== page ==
It’s your crowning glory, as what others say. Today, not only women but men also have some fascination with hairstyles. Shampoo and hair conditioner brands are spending millions for their advertisements to stand out in the market and attract people to buy. And a lot of hair treatment and routines are needed to achieve and maintain a beautiful and healthy growing hair.
You can’t blame a friend who spends much on her hair because gorgeous hair is an instant confidence boost. That feeling that you are at the top among others, and makes you free from stress. Your confidence, outfit, and the way other people perceive you is affected – a bad hair day is also a bad day!
There are a few hair problems that people usually encounter. Frizzy hair, dry and brittle hair, falling hair, hair not growing longer, and hair turning white. Although all these hair problems can be avoided through a series of treatment and proper care for the hair, the last issue is a natural, inevitable change that can be experienced by almost all people with hair.
Is your mom going to a salon or by herself, covering up gray hair by dyeing it? Or maybe you wonder why your grandfather has a full head of silver hair when it’s dark brown in old pictures. Growing white hair, or sometimes appearing like silver or gray hair is a natural part of growing older, and here’s why.
Each hair on our head has two main parts, the colored part we see growing out of our heads called shaft and the roots at the bottom part, which keeps the hair anchored under the scalp.
The hair strand’s root is surrounded by hair follicles, a tube of tissue under the skin. Each of the hair follicles contains a certain number of pigment cells that continuously produce a chemical called melanin. Melanin is responsible for giving pigment to the hair shaft, whether brown, blonde, black, or everything in between. The shade of the hair color of a person is dependent on the amount of melanin the hair has.
As a person ages, the pigment cells in the hair follicles gradually die. And when there are fewer pigment cells in a hair follicle, that strand of hair will no longer contain as much melanin and eventually become more transparent like gray, silver, or white. If you see someone about 70 years old and the hair is entirely gray or white, it is a sign that the supply of melanin is deficient.
However, people are getting white hair even at a young age. Is it because they got one strain of white hair and plucked it out, resulting in the white hair’s multiplication? That probably is one famous myth we know.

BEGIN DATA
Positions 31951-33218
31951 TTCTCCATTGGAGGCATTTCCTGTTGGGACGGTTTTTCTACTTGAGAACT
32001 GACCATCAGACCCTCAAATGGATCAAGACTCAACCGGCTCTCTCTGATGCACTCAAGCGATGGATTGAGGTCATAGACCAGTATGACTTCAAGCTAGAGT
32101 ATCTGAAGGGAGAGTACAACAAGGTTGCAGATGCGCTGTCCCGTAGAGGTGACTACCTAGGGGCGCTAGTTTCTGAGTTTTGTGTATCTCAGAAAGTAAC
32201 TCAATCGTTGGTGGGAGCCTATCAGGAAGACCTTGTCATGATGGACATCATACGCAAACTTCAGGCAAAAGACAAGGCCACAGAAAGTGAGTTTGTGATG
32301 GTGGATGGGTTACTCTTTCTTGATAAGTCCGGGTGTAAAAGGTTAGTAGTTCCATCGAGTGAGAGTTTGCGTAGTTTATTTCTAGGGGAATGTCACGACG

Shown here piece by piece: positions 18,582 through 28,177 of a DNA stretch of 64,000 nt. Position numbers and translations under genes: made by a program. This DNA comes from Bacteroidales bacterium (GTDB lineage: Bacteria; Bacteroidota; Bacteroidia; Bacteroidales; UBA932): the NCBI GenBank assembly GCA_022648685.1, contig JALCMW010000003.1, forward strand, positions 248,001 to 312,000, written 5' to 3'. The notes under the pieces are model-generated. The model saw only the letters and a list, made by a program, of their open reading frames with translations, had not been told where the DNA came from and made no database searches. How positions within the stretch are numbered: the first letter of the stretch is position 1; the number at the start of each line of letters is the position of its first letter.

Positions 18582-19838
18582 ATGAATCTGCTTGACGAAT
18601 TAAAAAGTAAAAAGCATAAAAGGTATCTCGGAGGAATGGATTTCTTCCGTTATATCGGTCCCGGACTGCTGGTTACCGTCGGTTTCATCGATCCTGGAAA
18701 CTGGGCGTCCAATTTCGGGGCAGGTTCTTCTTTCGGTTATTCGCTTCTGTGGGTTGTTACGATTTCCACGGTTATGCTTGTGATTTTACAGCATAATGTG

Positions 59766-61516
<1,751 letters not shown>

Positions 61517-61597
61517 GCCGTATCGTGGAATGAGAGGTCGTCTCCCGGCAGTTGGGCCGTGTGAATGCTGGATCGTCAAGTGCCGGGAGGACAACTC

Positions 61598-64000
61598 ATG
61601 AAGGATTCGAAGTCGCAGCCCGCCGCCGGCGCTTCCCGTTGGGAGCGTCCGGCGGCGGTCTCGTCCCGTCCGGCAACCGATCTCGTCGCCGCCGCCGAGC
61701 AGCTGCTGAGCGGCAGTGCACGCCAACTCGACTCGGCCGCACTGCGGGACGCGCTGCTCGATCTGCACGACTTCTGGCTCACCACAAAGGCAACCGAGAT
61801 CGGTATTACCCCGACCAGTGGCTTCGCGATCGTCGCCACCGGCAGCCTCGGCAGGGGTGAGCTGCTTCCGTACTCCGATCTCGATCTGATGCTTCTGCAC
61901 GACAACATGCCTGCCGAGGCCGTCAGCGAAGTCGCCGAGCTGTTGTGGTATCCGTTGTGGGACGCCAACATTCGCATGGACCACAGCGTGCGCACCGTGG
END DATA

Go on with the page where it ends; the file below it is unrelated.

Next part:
Besides aging, there are a few causes of growing white hair. According to a 2013 report in the Indian Journal of Dermatology, Venereology and Leprology, one reason is primarily connected to genetics. You will likely grow white or gray hair at the same age your mother or father first did. Either or both of them is the carrier of the genes causing premature graying of the hair. (click here for more details)
Also, based on the same study, ethnicity, and race matter. Among Americans, growing white hair can start as early as 20 years old, but 25 years old among Asians, and 30 years in African-Americans populations.
If a person has vitamin B-12 deficiency, it can affect the color of hair as well. The deficiency is associated with pernicious anemia, a condition that your body cannot absorb enough vitamin B12 that is needed for healthy red blood cells, which carry oxygen to cells in your body, including hair cells. A deficiency can weaken hair cells and affect melanin production. (click here for more details)
A person who smokes is 2 ½ times more likely to start graying before age 30 as non-smokers based on a study from 2013 reported in the Italian Dermatology Online Journal. A study in 2015 in the Journal of the American Academy of Dermatology demonstrated that smoking is associated with premature hair graying among young men. (click here for more details)
If you are fond of hair dyes and hair products, even shampoos can contribute to premature hair graying, as these products contain harmful and strong ingredients that decrease melanin. One main ingredient in bleaching and dyeing the hair is hydrogen peroxide. However, it can damage the hair cuticle, resulting in hair breakage, split ends, and frizz.